Yesterday, Saturday, Fred and I went off to collect the Christmas tree. On the same weekend a year ago I wouldn’t have dared leave the house with Fred alone. The idea of taking him to a packed, bustling shed with people everywhere just wouldn’t have entered my head. However a year on and that’s exactly what we did. Fred was full of wows at all the trees, holly and even the mistletoe, which I forgot to buy but hopefully Lisa will still remember me Christmas morning…The great achievement of the last year too was that I didn’t even worry when out with Fred, we did our jobs and brought the tree home, in time for the visit of his relations.

That afternoon the two of us drove out to Annascaul to get some more of our leftovers and we had great fun. At every corner Fred saw the sun going down over the hills and behind us the moon was coming up so the excitement was in getting our jobs done before it got dark. Simple fun, which we’ve missed out for a few years now.

For the rest of the day we put up the tree and decorated the house. Lisa with her impeccable taste has the place, our home, looking like a proper Christmas scene, all ready for the big day. When we were going to bed last night Fred said, “I like our house Dad.”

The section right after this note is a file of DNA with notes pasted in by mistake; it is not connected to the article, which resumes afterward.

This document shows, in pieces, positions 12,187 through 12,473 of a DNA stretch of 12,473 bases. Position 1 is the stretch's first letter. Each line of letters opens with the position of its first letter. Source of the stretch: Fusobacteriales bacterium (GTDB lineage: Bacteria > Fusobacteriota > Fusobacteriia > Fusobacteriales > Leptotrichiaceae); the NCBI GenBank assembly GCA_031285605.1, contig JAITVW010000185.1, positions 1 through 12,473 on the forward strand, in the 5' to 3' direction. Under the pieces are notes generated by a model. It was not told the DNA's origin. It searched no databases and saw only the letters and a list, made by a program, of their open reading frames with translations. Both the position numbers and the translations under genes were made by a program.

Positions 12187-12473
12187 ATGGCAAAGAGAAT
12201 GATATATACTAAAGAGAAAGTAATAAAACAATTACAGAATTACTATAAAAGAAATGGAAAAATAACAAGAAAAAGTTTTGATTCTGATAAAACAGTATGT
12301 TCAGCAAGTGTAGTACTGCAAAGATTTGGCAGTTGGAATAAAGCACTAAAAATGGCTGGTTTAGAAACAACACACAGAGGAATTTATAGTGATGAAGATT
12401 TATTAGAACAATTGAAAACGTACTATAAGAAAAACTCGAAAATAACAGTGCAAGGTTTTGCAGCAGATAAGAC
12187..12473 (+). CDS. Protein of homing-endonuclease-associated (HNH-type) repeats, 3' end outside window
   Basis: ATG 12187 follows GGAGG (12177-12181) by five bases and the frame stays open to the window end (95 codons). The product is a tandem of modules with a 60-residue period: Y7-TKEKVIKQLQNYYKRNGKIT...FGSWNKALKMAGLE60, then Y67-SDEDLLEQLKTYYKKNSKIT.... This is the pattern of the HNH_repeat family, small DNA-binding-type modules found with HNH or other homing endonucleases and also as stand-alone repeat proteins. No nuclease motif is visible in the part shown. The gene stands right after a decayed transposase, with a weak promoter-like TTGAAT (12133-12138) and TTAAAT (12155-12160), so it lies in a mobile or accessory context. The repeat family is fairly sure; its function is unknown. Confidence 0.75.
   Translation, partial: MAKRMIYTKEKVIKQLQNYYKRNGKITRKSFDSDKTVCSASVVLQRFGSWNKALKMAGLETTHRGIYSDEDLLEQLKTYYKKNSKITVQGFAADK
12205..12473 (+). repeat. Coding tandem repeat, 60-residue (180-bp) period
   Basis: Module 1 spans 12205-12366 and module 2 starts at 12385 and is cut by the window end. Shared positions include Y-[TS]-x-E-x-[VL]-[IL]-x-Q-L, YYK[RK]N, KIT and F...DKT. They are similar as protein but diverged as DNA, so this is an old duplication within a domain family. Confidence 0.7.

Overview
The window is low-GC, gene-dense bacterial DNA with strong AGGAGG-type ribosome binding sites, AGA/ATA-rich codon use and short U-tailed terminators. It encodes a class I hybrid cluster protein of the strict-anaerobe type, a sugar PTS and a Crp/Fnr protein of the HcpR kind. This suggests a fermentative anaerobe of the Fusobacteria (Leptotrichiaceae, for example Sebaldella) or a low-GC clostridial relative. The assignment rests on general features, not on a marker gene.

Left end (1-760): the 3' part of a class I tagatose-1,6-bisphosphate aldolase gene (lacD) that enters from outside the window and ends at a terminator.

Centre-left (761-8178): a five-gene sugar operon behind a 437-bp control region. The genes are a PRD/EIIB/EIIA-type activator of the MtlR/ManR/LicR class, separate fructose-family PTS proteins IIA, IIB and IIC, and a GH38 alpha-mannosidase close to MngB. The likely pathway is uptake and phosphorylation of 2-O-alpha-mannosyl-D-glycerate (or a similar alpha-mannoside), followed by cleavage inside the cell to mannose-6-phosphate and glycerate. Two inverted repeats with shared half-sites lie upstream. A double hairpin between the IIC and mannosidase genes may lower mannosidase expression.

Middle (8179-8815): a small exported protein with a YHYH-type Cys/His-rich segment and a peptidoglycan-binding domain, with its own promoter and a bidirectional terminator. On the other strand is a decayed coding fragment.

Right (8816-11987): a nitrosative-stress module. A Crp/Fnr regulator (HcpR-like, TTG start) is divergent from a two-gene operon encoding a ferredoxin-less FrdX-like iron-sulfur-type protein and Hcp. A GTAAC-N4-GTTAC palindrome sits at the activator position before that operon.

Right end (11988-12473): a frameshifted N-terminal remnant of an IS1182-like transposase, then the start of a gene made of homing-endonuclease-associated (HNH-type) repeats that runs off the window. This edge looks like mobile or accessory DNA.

No doubt we have many adventures ahead of us in our little house but for now, our home is ready for Christmas.

Maybe I’ll go get some mistletoe just to be on the safe side…




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Buttered Eggs For Breakfast

The day we’d been expecting for a while eventually came to us on Friday. It’s not that we were wishing it but we knew it had to happen sooner or later...Fred had his first seizure at school. In a way it was good to have that hurdle behind us because there is a certain inevitability about epilepsy. Everyone coped well which had been the main worry for Lisa and me. It happened just as Fred was making his way to the car at lunchtime.

Denise, as always, was with him. As Fred had his bag on his back his fall was somewhat cushioned. Of course Lisa was there in about two seconds, Usain Bolt was still be in the blocks wondering what the streak of beauty was that had just left him for dust. Thankfully all the kids were back inside, leaving just the main players, Denise, Teacher Rose and the Headmaster Terry to witness what happens when a seizure strikes. Now that Fred has had the first one and everyone coped so well we can relax, a bit. In fact Terry rang later in the day to see how Fred was doing and he spoke of how happy they were that, in the circumstances, it all went so well. Denise the star of the show, coping like a trooper.

All week I’d been expecting something to happen. Friday was day 23 in the current cycle and so Fred equalled the current record. We tried swiping him with the magnet. It’s early days with the VNS, and he did have just the seven as opposed to the twelve he had during the last cluster. Whether it made any real difference we don’t know but it’s unlikely to have, at this early stage. On Friday we’re going  for the first cranking up of the stimulator, the first of many trips to try find a therapeutic level, so all this will be discussed no doubt. For now we just hope that he equals the record again and Fred will have a peaceful Christmas.